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The cloud computing business is strong, and the IBM is higher than the analyst expectations.


IBM announced its second-quarter revenue on Monday, local time, which exceeded analysts’ expectations. The recovery of its customer spending has driven strong growth in cloud computing and consulting services.

IBM shares rose 2% in after-hours trading to $140.73.

IBM Chief Financial Officer James Kavanaugh told Reuters that as the economy recovers, especially in North America and Western Europe, the overall recovery in tourism, transportation, industry and consumption is on track. More customers have invested in business digitization.

After the epidemic hits existing business models, more companies have begun to adopt hybrid cloud, that is, use their own data centers and leased computing resources to manage and process data.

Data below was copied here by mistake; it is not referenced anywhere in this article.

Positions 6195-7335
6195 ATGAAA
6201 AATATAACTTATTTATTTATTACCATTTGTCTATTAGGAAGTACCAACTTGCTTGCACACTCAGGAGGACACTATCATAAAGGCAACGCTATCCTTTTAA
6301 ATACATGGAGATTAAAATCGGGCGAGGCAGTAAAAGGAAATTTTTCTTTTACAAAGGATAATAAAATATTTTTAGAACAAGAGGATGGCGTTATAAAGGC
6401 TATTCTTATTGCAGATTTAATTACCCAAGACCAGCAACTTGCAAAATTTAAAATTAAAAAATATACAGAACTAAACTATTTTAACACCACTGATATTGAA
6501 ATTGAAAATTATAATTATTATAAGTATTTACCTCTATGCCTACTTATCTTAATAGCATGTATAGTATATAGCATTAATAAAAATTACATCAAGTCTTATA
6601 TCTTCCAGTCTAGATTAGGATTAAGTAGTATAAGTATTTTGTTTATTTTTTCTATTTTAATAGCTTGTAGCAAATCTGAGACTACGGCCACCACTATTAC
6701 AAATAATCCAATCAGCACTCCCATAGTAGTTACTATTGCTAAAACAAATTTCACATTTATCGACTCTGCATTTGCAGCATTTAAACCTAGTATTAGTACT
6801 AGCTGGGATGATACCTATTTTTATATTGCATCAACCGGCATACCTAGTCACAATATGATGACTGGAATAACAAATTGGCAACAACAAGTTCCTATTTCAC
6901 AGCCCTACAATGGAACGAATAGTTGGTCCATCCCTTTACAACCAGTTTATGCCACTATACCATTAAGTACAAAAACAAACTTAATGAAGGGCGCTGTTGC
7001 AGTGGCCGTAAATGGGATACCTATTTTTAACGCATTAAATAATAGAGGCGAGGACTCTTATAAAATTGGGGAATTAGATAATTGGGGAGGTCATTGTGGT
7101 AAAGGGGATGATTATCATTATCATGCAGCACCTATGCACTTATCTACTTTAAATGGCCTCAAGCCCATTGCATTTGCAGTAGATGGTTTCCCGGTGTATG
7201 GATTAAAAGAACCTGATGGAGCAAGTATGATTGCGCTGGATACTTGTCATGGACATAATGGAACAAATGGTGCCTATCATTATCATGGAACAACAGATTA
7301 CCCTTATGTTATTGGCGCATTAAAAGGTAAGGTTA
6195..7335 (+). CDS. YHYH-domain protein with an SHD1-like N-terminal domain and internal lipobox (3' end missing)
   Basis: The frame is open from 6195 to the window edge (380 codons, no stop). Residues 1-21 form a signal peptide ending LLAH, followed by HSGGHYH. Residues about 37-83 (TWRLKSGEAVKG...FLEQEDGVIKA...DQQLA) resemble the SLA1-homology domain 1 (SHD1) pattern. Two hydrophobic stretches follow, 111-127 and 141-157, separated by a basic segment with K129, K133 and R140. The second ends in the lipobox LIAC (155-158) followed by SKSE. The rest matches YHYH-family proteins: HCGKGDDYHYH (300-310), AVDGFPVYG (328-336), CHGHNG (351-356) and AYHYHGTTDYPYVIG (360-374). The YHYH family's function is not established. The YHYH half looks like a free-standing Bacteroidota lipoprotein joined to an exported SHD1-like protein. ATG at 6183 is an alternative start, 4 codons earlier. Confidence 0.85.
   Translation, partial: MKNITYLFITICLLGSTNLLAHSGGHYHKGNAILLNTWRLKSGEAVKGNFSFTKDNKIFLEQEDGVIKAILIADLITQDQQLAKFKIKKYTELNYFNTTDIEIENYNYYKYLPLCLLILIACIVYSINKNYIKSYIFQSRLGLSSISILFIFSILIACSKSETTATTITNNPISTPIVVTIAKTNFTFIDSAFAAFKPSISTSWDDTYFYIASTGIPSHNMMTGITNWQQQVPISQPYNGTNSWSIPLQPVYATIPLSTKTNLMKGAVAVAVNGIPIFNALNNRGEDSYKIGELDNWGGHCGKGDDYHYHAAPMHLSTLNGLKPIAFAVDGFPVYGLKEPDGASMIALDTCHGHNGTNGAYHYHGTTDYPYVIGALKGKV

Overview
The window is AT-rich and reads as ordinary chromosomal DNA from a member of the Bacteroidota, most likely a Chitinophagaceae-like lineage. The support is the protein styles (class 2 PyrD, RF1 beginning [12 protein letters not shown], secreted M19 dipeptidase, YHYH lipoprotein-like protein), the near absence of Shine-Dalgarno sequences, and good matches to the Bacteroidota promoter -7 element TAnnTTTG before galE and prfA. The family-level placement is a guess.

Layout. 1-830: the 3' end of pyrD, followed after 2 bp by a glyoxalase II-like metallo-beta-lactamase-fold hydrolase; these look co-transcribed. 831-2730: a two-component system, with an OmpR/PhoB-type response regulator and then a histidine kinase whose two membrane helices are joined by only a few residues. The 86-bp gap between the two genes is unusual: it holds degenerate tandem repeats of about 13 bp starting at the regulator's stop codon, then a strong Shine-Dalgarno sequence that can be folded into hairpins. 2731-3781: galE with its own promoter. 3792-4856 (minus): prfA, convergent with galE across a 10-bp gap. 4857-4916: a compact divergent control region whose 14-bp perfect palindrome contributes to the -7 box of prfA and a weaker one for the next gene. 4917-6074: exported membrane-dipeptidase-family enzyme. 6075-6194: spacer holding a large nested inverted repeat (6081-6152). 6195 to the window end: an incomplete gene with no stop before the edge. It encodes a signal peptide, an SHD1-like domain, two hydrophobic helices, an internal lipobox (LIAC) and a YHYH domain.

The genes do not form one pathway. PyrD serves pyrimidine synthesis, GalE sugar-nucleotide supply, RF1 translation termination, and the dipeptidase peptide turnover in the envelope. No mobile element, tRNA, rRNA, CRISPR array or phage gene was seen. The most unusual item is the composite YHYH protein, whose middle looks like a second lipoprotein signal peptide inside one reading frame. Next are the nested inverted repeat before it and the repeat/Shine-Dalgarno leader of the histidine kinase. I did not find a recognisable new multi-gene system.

Sales of IBM's cloud business in the quarter increased by 13% to $7 billion.

IBM saw a $1 trillion market opportunity in the "hybrid cloud" field, so it has been investing heavily in cloud computing and artificial intelligence, and it has also divested its slow-growing but large-scale managed infrastructure business.

Kavanaugh said that since the beginning of this year, the company has spent about $3 billion in eight acquisitions.

For the quarter ended June 30, IBM's net profit fell to 1.33 billion U.S. dollars, or earnings per share (eps) of 1.47 U.S. dollars, compared with 1.36 billion U.S. dollars and 1.52 U.S. dollars in the same period last year.

According to Refinitiv's IBES data, the company's total revenue increased by 3% to 18.75 billion U.S. dollars, exceeding expectations of 18.29 billion U.S. dollars.